§2. Nancy's aim is to run this quintessentially modern logic in retrograde, to start with what he calls "Being Singular Plural", noting that Being is a "we", constituted of singulars who as singulars are constituted by other singulars, be they human or not, animate or not. My mind, Nancy would say, is not an immanent point of self-producing essence that may or may not turn outward to face a similarly constituted world. What there is, he says, is radically different, and so much richer. In his paean to the unique particular we can see his Nietzschean sensibilities:
Whether an other is another person, animal, plant, or star, it is above all the glaring presence of a place and moment of absolute origin, irrefutable, offered as such and vanishing its passing…
If we do not have access to the other in the mode just described, but seek to appropriate the origin—which is something we always do—then this same curiosity transforms itself into appropriative or destructive rage.
§3. To put it in other terms, the singular is not a unity. Its structure is ecstatic or exteriorized, held together, not by substance or essence, but by its birth and death, limits over which it has no control, and by the births and deaths of others.
§4. Now when this hard Cartesian opposition of the me and the not me moves into the political, the result is the individual as the bearer of rights—to self-preservation for Locke, to freedom from interference for Mill. The private sphere is thus wrested away from its relationally with others; the dichotomy of identity and exclusion arises; the subject as bearer of rights and the private sphere, as such, is ideally indistinguishable from all other subjects: to be equal, in the liberal democratic tradition, is to be substitutable.
§5. Because the great hope of communitarianism, in the forms of communism and socialism, has failed, because this moment of resistance to the modern individualist turn has passed, we might rightly despair of the communitarian project. We complain of the abuses of these governments in the name of "human rights", but doesn't this appeal only further our pursuit of self-alienating projects? The we is not something we attain, but it is already there waiting to be found once our illusions of a prior or transcendent Being have been stripped away.
§6. But what of those streams of modern thought, such as that of Burke, in which government restrains itself so as to let local communities, traditions, churches, etc., hold their sway? Would Nancy say that these local entities, too, thrive on the logic of inclusion and exclusion? But this is problematic. First, if the singularity that is the community depends on the assimilation of singularities that make it up, that is, if some singularities thrive on the suppression of others, doesn't this reveal the impossibility of Nancy's project? Also, is it really true that every such community does in fact promote the assimilation of its members?
§7. Another issue: For Nancy, the philosophical act of "thinking singularity" resists the political slide from humanism (with its inclusive/exclusive essentialism) to anti- or sub-humanism witnessed in the genocides which pose the very antithesis of singularity. But isn't this circular? "One ought to think singularity so that singularity won't be violated." What pray is so good about singularity that it ought to be upheld? Doesn't this require the convergence of Being (in Nancy's sense) and the Good? But there is nothing outside of Being (§5), he tells us, so whence the good? Whence ideals?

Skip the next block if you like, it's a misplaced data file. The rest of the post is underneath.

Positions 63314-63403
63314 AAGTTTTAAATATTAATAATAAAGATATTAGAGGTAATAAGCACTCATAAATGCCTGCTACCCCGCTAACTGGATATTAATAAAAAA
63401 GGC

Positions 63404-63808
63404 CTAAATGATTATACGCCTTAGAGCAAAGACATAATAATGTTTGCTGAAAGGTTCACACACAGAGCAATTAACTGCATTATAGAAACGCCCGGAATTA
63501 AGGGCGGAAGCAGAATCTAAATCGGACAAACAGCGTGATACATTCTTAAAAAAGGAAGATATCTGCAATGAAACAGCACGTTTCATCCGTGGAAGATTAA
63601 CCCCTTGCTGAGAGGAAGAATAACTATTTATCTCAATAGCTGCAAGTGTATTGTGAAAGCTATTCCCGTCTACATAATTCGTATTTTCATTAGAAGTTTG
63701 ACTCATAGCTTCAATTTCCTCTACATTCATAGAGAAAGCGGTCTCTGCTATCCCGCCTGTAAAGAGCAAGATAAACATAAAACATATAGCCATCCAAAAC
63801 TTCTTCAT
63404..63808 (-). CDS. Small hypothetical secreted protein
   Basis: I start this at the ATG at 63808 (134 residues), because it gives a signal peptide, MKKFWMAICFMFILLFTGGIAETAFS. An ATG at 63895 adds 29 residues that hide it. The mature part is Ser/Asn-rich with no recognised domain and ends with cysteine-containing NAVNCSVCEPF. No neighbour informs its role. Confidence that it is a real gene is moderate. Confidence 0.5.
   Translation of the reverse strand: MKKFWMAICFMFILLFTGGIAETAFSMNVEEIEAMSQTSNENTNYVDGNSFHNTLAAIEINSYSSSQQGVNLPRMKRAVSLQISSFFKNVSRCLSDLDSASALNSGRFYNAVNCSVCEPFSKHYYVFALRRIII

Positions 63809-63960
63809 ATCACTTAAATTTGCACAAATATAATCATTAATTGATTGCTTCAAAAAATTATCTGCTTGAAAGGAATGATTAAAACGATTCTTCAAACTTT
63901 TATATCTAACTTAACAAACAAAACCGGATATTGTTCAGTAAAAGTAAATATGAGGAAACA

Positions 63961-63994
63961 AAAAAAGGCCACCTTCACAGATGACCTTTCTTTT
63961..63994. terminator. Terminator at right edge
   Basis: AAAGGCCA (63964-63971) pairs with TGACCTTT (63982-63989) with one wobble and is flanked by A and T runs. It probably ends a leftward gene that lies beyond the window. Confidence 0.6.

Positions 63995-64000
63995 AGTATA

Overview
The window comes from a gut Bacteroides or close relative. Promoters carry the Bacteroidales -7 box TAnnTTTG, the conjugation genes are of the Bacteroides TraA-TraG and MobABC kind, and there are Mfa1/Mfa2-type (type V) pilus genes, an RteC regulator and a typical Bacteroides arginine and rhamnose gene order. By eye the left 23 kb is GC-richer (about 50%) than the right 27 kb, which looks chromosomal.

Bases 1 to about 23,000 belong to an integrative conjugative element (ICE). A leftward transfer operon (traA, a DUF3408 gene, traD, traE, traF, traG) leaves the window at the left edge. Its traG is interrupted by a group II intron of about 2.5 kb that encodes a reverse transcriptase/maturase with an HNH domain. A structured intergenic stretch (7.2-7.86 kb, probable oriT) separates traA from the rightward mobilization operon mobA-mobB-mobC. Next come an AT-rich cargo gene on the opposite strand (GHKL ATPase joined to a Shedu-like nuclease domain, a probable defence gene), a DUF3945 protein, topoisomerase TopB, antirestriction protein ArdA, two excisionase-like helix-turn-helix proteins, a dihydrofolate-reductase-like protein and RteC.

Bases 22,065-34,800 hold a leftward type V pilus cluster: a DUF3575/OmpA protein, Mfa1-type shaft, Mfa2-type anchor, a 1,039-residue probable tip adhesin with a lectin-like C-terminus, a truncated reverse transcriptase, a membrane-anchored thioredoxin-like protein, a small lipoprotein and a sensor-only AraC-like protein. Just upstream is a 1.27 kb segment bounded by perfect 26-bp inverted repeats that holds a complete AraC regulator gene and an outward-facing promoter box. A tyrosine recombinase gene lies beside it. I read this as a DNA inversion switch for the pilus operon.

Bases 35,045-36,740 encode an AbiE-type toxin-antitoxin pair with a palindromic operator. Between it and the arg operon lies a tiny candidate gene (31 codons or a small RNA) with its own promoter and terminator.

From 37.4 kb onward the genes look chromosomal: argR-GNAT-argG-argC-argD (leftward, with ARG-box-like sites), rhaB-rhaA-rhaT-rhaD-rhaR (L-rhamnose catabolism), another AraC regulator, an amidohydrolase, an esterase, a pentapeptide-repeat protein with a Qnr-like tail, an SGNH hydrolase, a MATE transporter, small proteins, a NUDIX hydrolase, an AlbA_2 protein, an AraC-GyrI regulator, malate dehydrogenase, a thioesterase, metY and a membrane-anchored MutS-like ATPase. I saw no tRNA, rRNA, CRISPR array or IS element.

§8. Nancy sees in the unique particular the ineffable and unrepeatable value of everything that is (§2). Again, whence the "ought"? Doesn't every ought presuppose that there is something yet better than what is now? But if what is now is of irreducible value, there is no room left for that which is of greater value, even if the greater value is to be found in a recovery.
§9. Nancy, trollified: two cattle cars on their way to a death camp, one full of stones, one full of people. Which do you stop, if both are full of unrepeatable singulars?
§10. Is inclusion/exclusion, and its concomitant violence, really the exclusive domain of failed modern ontology in the West? Shouldn't the homocide rates and the mutual demonization of rival tribes as sub-human among primitive tribes (as Jared Diamond recounts in The World Until Yesterday) finally disabuse us of this Rousseauian pretense? For all Nancy's repudiation of Rousseau's nostalgia for lost community, it doesn't seem he has entirely escaped it.
§11. Is it really the case that essentialism always and in every case marks a step toward totalitarianism? Or is it that only bad essentialism does this? Or perhaps...the abandonment of essentialism?
Everything I have said and done in these last years is relativism by intuition. If relativism signifies contempt for fixed categories and those who claim to be the bearers of objective immortal truth … then there is nothing more relativistic than Fascist attitudes and activity... From the fact that all ideologies are of equal value, that all ideologies are mere fictions, the modern relativist infers that everybody has the right to create for himself his own ideology and to attempt to enforce it with all the energy of which he is capable. --Benito Mussolini